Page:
Clinical trial billing compliance—ensuring that charges for therapies and other study-related elements are sent to the appropriate party—is a key concern for academic medical centers and other research organizations. Incorrect billing can result in federal and state violations as well as financial penalties.
“To ensure billing compliance, research professionals should inspect their program, measure risks, and assemble the team members who can make billing compliance better,” said Kelly Willenberg, DBA, RN, CHRC, CHC, CCRP, Manager of Kelly Willenberg & Associates.
Speaking at ACRP 2023 in Dallas, Texas, earlier this year, Willenberg explained that inspecting the research program should include a thorough examination of workflow issues. “Important elements include ensuring that the billing process is integrated with the electronic health record and clinical trial management system, and making sure that issues do not arise due to siloed departments and remote workers,” she advised. “The ‘great resignation’ may also pose risks due to workforce shortages.”
Payer issues should also be addressed, Willenberg noted. “These include pre-authorization and benefit verification, complying with Medicaid requirements and the Appropriations Act, and accounting for payer differences in coding,” she said.
When measuring the risks related to clinical trial billing compliance, Willenberg proposed answering four questions: Are you billing payers appropriately? Do you lose revenue in research? Are you calculating fair market value correctly? Do you ensure subjects are fully informed?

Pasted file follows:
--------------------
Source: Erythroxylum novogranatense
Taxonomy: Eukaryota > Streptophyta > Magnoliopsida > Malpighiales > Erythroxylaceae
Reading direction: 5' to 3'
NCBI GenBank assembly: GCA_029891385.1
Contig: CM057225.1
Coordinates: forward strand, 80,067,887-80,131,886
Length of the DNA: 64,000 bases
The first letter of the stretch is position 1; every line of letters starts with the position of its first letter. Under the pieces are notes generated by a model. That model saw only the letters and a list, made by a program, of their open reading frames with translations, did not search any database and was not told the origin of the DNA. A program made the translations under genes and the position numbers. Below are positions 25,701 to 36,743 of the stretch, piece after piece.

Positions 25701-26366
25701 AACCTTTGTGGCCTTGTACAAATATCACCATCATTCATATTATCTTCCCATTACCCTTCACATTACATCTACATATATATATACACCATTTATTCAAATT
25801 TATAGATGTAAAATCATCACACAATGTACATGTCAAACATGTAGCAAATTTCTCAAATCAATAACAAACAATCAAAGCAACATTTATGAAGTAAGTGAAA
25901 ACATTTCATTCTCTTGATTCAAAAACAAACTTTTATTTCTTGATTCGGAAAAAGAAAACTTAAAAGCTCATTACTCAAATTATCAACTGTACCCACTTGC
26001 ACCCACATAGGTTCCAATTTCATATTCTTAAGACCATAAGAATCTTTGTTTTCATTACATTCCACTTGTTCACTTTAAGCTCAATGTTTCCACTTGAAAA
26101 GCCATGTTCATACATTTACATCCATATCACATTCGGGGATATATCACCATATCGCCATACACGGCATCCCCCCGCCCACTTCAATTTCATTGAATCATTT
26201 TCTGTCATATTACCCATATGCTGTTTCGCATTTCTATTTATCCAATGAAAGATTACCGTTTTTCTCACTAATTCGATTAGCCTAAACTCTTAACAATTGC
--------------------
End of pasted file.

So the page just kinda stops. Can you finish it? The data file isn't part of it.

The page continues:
“Some research institutions’ processes may lack good business practice and good clinical practice,” stated Willenberg. “Good business practice requires full oversight of billing compliance, properly identified roles, and adequate policies and procedures, while good clinical practice demands appropriate principal investigator oversight, clearly defined responsibilities, and thorough training.”
Willenberg advised research professionals to develop a compliant billing process. “This should include coverage analysis; budget, contract, and consent review; participant registration and tracking; medical documentation for medical necessity; charge capture, segregation, and research pricing; Medicare Advantage commercial payers; and audit and review,” she said.
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Seven steps can help mitigate clinical trial billing risks, according to Willenberg:
- Collect key documents and perform a coverage analysis
- Carry out a “document concordance” review
- Identify every subject on every study for every visit
- Perform a full bill hold on all patients
- “Work the queue” by monitoring orders, claims, and invoices through the institution’s systems and review for correct billing, payer, coding, etc.
- Ensure coding is applied properly and the correct payer is billed
- Review denials
Examples of potential clinical trial billing errors highlighted by Willenberg include billing for services that are paid for by the sponsor or are invoiceable; promised for free or at no cost in the informed consent process; for research purposes only; or are part of a non-qualifying clinical trial without a policy.
Finally, Willenberg cautioned research professionals not to “roll the dice,” noting that it is a crime to knowingly make a false record or file a false claim, with violations risking significant fines and penalties. She concluded that “a proactive approach to clinical trial billing compliance can help mitigate these risks.”
Editor: Jill Dawson